15. Chitova weGona says:

    I like your way of thinking Tino. You really a true gentleman and you look at things soberly not some rowdy elements who think they own all ideas on how Zimbabwe must go or how and what Tsvangirai must say to them. They are used to being lied to by Zanu and then ululate! Those who have seen life on both sides of this country’s history surely will agree with Tsvangirai.

  16. Mixed race says:

    Things were better for Mugabe before because he could fly to his beloved England. He is a closet fan of all things British. He can’t help himself. He has stolen and has no sense of the common man. Every Zimbabwean should get a copy of animal farm. They are so ignorant of the real world. They deserve what they get. Vote for monkeys and you get peanuts. I am a proud African who we have been getting by our leaders since the beginning of so called independence.

  17. tino says:

    Chitova, thanks mwana wamai.It is all sober minded people”s wishes that one day we are going to choose food, not on the basis of prize and availability, but on the basis of quality.That is only possible with accountable leaders, who lose sleep by having poor havests, who lose sleep by one company closing.So soon brothers and sisters,we are getting there

    • ngororombe says:

      Dust is clearing in our hearts of faith and very soon justice shall be won and we will be free from all toils with a Democratic leadership that we all long for

  18. Mandevu says:

    Itayi. Well said

  19. Baba WaNgwarai says:

    kana freedom yacho tinayo vangani vanokwanisa kunyora mazita avo chaivo pano vakasaswera vateverwa nevakomana vemumwe munhu .ngwarai

  20. Siphiwe says:

    During the sixties and seventies the then Harare now Mbare was clean and well maintained. There were inspectors who mmade sure that the city was clean. Street lights was the beauty of those days. I remember those days my father would buy grocery with 10 shillings. Children used to be given stew after school at Stordatt Hall and Mai Musodzi. We had all sorts of activities in our communities. We had tennis courts, swimming pool, grounds for soccer and netball facilities and so on. People like George Shaya and most foot ballers of that time are the products of mbare. We had quality education that time. Schools were well maintained I remember teachers like Mr Job Wabhila who never had failures in his class. They were a lot of ties in his class. He was strict and would make sure that every class child would do his/her home work. Most of the children he taught have big positions in some companies and are well to do people. We made sure that we did our homework because (airova) used to beat the hell out of us. He was a teacher with passion. Mbare then Harare brought up bankers, nurses and teachers. Those were the most paid people that time. Their carriers were valued. Harare then City of salisbury had beautiful street lightning. You could drive at night without switching on lights. Simon Mazorodze was a beauty to drive at night with street lights on.

    • Tsuro says:

      Highfields also brought up doctors, lawyers not these thugs we now see, products of ZANU. We now put burglar bars on our graves and outside water taps, for fear of ZANU products. We never used to have durawalls during Rhodesia, we only used to see it in Zambia and elsewhere. Nxa!

      What freedom is there when our very security is at risk.

      God why did you give us a hard hearted man like Mugabe? Hi..hi..hi..hi(Ndachema ndiriku diaspora, away from mother)

  21. Africanson says:

    Tino I don’t drink and I am always sober. I have the right to say what I want and how to say it. Its a free world. I am not a puppet of anyone and I don’t say what I say to please anyone mdc and zanu put together. Comparing colonial period and present day does not create jobs. I am not an economist but if you give your hero Morgan an equivalent pound he may find it difficult to buy the same quantity of his favorite beer today. The dollar of 1960 can not retain the same value today. Even a fool knows that our economy has gone to the dogs. It does not need your hero to gloat about it. Akizha yako mhani naMorgan wako iyeye. I am not a hero worshipper I worship God.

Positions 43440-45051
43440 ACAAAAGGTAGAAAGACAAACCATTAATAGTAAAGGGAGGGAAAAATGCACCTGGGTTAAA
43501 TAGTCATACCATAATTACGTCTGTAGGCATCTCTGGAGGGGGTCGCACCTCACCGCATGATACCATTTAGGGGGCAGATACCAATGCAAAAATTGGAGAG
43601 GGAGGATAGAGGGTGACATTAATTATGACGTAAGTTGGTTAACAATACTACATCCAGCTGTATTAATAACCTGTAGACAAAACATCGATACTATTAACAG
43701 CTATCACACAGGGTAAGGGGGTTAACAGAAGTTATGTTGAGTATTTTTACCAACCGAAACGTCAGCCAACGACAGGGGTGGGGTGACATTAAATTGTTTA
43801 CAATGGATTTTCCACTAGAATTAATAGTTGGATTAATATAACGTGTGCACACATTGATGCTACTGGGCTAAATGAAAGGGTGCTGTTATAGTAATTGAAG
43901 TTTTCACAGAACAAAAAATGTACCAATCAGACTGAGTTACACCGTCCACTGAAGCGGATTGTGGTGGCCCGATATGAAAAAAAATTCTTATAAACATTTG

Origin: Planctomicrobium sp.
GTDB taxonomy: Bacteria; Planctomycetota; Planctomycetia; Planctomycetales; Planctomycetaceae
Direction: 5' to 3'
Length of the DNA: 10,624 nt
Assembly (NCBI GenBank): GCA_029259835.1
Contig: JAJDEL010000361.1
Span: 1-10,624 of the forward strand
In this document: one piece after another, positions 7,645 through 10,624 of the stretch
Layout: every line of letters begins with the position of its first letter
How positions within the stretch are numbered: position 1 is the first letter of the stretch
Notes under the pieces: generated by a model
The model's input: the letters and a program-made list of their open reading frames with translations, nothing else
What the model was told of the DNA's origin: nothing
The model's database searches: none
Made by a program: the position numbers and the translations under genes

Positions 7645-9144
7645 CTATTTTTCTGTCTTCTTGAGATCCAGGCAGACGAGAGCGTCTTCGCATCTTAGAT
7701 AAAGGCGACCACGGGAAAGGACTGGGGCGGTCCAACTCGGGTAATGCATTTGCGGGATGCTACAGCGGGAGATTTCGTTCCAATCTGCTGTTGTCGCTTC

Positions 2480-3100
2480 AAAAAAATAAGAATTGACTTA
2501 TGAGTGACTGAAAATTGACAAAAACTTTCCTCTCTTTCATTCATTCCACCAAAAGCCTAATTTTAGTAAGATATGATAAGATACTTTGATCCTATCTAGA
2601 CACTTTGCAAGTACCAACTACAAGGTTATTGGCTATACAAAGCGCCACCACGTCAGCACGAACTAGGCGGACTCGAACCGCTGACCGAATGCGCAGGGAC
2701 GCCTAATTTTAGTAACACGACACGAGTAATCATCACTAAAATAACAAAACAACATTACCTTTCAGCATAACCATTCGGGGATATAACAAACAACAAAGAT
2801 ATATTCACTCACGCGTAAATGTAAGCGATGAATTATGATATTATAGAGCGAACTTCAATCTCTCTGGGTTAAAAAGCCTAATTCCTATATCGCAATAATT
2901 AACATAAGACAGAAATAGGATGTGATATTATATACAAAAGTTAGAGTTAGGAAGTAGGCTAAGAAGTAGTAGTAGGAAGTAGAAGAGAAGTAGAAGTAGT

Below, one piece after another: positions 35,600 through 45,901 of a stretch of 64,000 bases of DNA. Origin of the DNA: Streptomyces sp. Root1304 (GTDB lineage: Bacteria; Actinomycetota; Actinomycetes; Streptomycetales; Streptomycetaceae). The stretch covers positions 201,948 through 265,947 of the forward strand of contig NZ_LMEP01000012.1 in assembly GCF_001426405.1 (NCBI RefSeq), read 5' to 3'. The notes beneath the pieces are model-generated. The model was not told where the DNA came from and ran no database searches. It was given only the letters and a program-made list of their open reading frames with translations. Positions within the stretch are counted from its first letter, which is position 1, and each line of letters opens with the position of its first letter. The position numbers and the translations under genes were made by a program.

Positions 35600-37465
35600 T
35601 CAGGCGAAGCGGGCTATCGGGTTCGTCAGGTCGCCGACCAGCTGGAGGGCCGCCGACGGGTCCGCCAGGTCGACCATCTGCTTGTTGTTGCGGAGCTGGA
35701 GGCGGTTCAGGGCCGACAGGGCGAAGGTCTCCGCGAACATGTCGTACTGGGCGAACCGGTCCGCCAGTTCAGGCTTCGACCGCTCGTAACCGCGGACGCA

22. Africanson says:

    He brags about Rhodesian, it those years gave him an opportunity to stay at Strathaven as a ternant, besides the opportunity to buy beer what else did he have an opportunity to achieve? I am not saying our economy is right but I cherish the opportunities that came with the destruction of Rhodesia

  23. tino says:

    Africanson, a foul mouth is always devoid of reasoning.Hurling insults only shows little capacity to solve anything.If you want to convince people, sell them brilliant ideas .Refererring to people as fools doesnt help anyone.All people know the 7Os were good.Even though it became clear that Smith was goint to lose the country to the black majority, his cabinet did not embark on a looting spree.At independence, Zimbabwe inherited surplus reserves in pounds.The Rhodesian government could have swindled that money, knowing well that their term was over.That was the money spend lavishly ,without meaningful investments for the economy.Willovale scandals, ZISCO,GMB, CMB, Dairiboard etc perished.
    You can read further if you research.Hatrade destroys.Lack of knowledge exposes foolishness like what you are doing.Can you explain how diamond revenue was used? If you call yourself Africanson, then I wonder the pedigree of the father.Maybe it was straight to Boarder Gezi from form 2

  24. tino says:

    Which GOD do you worship with such a foul mouth? GOD calls for humility. Its an insult to Christians for you to say you are one of them

  25. The GBU says:

    Africanson Whos job was it to create jobs? Robert Mugabe who has been ruling for ever. You HAVE ALWAYS HAD THE PROBLEM OF NOT LISTENING TO

    Africanson now you are clowning.”I am not saying our economy is right but I cherish the opportunities that came with the destruction of Rhodesia” what opportunities? To steal? The opportunities came because of the Lancaster house agreement. The moment it ceased what opportunities did you have? Unless you were Zanu???????????????????

    Reply

  26. Dube says: